One Minute With … Elizabeth Bartz - State and Federal Communications

October 2, 2012  •  

One Minute With … Elizabeth Bartz

Elizabeth BartzYour favorite movie about politics or business?

I really liked All the President’s Men because of the history it presented. I liked Wall Street, which showed me how bad it could be if I wanted to be a mean businessperson, so I am trying to do the opposite. I work for the good guys.

Books that influenced your understanding of the work you do?

PAC Power: Inside the World of Political Action Committees, by Larry J. Sabato, and Politics and Money: The New Road to Corruption, by Elizabeth Drew. I read them when I was first getting started in this profession and I wanted to learn more about PACs. They gave me a good foundation in how this world works.

A president you admire?

I could say something safe like George Washington, but I really admire Bill Clinton. I was living by myself in Alexandria, Va., when he gave his acceptance speech. I loved what he said about believing in hope. I remember jumping up and down in my apartment screaming with approval. I also admire what he accomplished. I like what he did to reform welfare. Thanks to programs his administration established, I was able to sell my house in Alexandria and buy one back in Ohio. I was able to sell the house in Alexandria to a woman who was getting off welfare. She was able to buy it for $2,000 down. I was thrilled to do that. I also admire AmeriCorps. My daughter participated in Teach for America, which is part of AmeriCorps. That’s a great program.

Business leaders you admire?

Steve Jobs, though I wouldn’t want to emulate everything he did. But like Bill Gates, he had a mind for business. He had a vision, and I am inspired by that in building my own company. There’s a big gulf between my company and Apple or Microsoft, but I can still keep working to make it better.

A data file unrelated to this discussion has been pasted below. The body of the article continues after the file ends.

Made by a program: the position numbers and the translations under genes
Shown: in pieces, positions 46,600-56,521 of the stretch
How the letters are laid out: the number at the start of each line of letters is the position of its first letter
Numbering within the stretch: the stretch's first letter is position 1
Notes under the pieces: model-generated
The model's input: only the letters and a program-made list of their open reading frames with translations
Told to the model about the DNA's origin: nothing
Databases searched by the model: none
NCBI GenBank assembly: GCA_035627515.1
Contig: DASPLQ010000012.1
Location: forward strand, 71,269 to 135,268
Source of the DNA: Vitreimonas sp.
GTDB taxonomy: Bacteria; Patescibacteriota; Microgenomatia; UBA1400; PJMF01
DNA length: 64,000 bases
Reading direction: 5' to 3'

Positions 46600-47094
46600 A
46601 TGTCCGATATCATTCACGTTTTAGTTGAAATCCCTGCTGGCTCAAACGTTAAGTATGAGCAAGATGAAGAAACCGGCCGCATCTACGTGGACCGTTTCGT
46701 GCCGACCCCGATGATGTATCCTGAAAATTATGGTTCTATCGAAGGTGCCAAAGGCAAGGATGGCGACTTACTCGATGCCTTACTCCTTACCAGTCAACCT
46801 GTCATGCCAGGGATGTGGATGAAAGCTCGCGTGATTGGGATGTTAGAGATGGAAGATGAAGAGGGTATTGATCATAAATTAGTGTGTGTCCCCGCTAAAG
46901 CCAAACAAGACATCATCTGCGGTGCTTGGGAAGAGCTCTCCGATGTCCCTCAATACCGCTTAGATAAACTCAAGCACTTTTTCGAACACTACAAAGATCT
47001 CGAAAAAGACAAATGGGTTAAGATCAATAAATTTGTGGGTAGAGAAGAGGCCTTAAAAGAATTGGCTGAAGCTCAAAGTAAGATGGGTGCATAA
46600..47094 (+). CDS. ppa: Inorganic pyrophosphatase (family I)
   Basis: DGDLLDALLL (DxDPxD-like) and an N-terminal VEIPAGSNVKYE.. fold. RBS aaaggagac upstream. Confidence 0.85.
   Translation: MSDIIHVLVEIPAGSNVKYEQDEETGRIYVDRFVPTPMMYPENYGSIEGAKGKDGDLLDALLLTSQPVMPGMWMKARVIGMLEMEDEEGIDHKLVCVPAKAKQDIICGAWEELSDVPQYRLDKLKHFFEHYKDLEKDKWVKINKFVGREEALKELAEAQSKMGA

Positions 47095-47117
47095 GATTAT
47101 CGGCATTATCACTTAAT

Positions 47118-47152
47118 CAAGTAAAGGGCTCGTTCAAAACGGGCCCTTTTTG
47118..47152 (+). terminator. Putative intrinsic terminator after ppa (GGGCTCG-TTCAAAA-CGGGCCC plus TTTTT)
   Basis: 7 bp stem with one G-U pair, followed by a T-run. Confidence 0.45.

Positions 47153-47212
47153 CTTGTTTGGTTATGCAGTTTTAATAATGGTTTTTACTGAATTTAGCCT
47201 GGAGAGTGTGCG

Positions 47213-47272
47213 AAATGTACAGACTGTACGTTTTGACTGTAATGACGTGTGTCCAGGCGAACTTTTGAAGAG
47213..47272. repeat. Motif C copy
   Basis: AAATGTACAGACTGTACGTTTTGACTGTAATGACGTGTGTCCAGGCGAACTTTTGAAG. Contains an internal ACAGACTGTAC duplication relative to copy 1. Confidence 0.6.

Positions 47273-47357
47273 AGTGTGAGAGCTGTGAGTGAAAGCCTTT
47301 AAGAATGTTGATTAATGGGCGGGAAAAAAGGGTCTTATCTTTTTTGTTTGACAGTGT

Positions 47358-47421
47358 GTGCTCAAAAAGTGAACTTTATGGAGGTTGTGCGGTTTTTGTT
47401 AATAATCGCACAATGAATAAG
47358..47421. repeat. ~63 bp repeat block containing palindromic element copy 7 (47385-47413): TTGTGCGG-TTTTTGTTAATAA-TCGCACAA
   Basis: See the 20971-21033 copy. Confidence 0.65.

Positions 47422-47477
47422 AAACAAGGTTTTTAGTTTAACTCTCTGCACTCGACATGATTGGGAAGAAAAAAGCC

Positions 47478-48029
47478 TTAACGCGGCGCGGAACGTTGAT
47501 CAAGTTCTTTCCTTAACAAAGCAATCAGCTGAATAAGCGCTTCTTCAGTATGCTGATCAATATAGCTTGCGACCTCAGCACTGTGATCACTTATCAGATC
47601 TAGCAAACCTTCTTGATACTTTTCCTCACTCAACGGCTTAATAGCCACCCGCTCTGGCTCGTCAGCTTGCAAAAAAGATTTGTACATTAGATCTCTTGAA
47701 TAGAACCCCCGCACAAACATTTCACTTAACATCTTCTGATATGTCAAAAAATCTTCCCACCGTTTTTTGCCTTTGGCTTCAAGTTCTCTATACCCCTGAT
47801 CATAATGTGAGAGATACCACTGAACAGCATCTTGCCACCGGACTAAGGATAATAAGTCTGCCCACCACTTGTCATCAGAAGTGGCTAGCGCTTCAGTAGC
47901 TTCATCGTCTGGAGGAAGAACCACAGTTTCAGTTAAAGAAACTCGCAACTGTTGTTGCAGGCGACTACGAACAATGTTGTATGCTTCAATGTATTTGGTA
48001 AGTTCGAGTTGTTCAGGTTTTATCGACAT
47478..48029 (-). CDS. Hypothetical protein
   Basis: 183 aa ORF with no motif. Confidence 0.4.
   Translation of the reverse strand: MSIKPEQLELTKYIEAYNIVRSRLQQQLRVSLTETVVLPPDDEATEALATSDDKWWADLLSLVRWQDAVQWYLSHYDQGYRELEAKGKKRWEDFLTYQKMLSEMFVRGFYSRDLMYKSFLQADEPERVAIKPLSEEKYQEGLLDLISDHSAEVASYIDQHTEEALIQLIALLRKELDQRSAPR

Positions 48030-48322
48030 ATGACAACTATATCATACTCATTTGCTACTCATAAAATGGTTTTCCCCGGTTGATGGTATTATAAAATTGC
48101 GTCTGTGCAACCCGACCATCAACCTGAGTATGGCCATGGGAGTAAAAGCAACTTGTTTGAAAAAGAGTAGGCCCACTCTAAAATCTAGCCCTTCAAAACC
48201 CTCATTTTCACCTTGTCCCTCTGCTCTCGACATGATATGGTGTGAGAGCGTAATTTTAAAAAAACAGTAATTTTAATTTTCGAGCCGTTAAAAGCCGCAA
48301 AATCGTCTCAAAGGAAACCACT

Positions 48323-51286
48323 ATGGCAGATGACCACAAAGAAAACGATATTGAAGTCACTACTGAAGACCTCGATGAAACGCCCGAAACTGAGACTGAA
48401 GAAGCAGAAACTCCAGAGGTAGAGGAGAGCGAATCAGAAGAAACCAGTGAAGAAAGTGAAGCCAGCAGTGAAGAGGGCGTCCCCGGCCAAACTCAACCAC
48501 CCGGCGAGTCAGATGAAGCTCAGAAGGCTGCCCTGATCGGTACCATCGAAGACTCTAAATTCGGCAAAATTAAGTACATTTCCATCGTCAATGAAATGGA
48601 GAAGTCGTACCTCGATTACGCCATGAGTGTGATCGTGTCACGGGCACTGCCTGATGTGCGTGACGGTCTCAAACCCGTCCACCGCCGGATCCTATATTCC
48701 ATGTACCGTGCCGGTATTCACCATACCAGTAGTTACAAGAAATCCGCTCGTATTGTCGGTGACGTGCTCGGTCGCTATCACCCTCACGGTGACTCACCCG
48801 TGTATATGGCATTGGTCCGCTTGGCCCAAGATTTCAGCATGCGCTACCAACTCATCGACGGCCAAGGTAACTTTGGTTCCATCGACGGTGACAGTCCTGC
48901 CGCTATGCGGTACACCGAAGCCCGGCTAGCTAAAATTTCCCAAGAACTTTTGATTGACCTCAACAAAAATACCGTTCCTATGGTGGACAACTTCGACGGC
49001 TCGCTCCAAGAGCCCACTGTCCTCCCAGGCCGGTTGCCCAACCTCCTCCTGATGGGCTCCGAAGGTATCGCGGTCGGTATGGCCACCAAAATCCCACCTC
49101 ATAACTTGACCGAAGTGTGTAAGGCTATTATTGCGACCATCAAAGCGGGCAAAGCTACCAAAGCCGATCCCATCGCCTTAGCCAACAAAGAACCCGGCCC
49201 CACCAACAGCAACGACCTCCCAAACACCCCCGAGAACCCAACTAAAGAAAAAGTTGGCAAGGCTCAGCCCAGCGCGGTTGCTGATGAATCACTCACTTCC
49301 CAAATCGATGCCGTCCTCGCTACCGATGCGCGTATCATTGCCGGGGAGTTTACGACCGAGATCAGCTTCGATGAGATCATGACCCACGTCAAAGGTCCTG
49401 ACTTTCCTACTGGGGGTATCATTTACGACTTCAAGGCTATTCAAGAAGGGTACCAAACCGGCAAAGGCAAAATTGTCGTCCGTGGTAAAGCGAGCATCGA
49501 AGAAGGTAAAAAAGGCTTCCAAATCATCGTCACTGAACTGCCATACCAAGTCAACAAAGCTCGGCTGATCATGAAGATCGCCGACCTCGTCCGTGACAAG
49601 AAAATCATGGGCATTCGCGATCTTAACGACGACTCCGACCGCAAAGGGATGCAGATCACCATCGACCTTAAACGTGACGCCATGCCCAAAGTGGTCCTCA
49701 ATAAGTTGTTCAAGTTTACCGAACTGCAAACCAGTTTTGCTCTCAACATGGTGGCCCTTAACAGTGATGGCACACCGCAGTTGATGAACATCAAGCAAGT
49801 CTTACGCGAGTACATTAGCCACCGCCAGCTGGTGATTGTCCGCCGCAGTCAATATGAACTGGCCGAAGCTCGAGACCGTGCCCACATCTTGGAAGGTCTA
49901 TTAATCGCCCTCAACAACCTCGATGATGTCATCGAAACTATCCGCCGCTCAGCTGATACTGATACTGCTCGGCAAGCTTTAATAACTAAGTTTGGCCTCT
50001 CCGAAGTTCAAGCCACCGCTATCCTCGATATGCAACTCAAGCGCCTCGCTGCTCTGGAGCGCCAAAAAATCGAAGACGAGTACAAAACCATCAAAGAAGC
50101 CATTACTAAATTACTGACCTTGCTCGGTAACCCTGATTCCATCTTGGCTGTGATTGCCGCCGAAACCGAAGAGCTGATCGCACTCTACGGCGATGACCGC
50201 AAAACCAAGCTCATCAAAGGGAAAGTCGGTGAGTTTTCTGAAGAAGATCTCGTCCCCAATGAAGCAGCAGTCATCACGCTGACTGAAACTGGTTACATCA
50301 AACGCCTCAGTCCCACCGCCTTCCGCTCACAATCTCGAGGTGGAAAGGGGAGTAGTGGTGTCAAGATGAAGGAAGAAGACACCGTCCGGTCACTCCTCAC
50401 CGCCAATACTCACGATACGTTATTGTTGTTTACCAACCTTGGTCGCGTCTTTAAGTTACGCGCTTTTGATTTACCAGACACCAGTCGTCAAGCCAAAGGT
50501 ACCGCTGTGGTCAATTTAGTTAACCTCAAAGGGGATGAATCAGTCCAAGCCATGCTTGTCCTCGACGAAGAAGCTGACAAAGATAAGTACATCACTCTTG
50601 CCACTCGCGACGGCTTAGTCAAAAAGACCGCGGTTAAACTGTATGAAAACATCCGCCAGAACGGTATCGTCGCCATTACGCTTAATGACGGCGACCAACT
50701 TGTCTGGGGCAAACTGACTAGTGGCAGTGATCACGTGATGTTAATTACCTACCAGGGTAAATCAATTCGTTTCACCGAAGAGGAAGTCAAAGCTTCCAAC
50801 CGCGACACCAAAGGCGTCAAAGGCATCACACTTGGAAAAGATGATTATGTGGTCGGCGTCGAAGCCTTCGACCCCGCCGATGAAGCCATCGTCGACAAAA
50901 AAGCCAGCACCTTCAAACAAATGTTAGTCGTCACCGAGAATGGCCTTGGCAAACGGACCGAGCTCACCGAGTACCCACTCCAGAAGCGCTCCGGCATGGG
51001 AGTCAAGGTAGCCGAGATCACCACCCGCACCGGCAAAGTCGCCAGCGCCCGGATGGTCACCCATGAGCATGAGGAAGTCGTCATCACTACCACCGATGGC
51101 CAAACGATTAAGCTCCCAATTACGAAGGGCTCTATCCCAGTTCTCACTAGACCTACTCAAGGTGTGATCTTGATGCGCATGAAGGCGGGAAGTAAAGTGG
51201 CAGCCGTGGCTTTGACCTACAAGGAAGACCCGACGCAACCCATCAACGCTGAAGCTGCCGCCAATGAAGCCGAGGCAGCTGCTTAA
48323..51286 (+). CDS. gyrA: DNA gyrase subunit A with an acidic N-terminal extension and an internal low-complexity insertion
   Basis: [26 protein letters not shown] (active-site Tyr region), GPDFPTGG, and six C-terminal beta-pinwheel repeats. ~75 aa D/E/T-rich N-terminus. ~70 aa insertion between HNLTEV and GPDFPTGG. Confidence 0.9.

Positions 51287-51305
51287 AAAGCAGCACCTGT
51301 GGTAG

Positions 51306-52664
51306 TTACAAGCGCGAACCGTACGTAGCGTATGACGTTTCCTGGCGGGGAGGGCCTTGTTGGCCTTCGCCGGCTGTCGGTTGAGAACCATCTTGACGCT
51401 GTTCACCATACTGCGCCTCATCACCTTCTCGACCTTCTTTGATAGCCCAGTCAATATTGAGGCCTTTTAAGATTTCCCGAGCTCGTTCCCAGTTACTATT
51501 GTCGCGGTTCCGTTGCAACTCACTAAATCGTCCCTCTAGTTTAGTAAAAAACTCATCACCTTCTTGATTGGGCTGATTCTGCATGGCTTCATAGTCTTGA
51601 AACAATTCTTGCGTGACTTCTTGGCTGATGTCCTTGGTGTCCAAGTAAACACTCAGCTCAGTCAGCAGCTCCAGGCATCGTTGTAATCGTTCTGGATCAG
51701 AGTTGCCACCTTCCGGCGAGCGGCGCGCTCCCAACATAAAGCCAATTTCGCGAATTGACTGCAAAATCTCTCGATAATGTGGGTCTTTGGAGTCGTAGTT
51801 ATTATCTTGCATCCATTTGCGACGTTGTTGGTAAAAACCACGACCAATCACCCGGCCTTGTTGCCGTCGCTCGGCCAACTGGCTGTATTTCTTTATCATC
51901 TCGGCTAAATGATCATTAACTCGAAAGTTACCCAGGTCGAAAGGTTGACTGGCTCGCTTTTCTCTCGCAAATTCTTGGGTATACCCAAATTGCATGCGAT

How are state budget problems affecting the public affairs profession?

Because the states are trying to raise revenues, they are looking at the lobbying profession and trying to raise registration fees. The registration fee in Ohio for years was $10. Now it is $25. There was an effort in Illinois to raise it to $1,000. It is now $300 there. That might not sound like a lot of money, but when you realize that a lot of companies have multiple registrations, it adds up. It makes companies think seriously about whether they should register. It’s going to have a big impact on this profession.

On the policy side?

Pay-to-play is a big issue. The procurement process is changing as states try to make sure there is not a connection between a contribution and a contract.

What’s on your iPod?

I have two iPads, and iPod, one iPhone, one Droid, a MacBook and a laptop. So I’m too connected. But musically, I’m all ‘70s, but no disco. That means Carly Simon, James Taylor, late Beatles. I had Carol King’s Tapestry on an eight-track tape player, if you remember what those were. I just moved it to my iPod. Also, I liked Fleetwood Mac even before they performed at Clinton’s inaugural.

This visit was courtesy of the Public Affairs Council’s October 2012 Impact newsletter.

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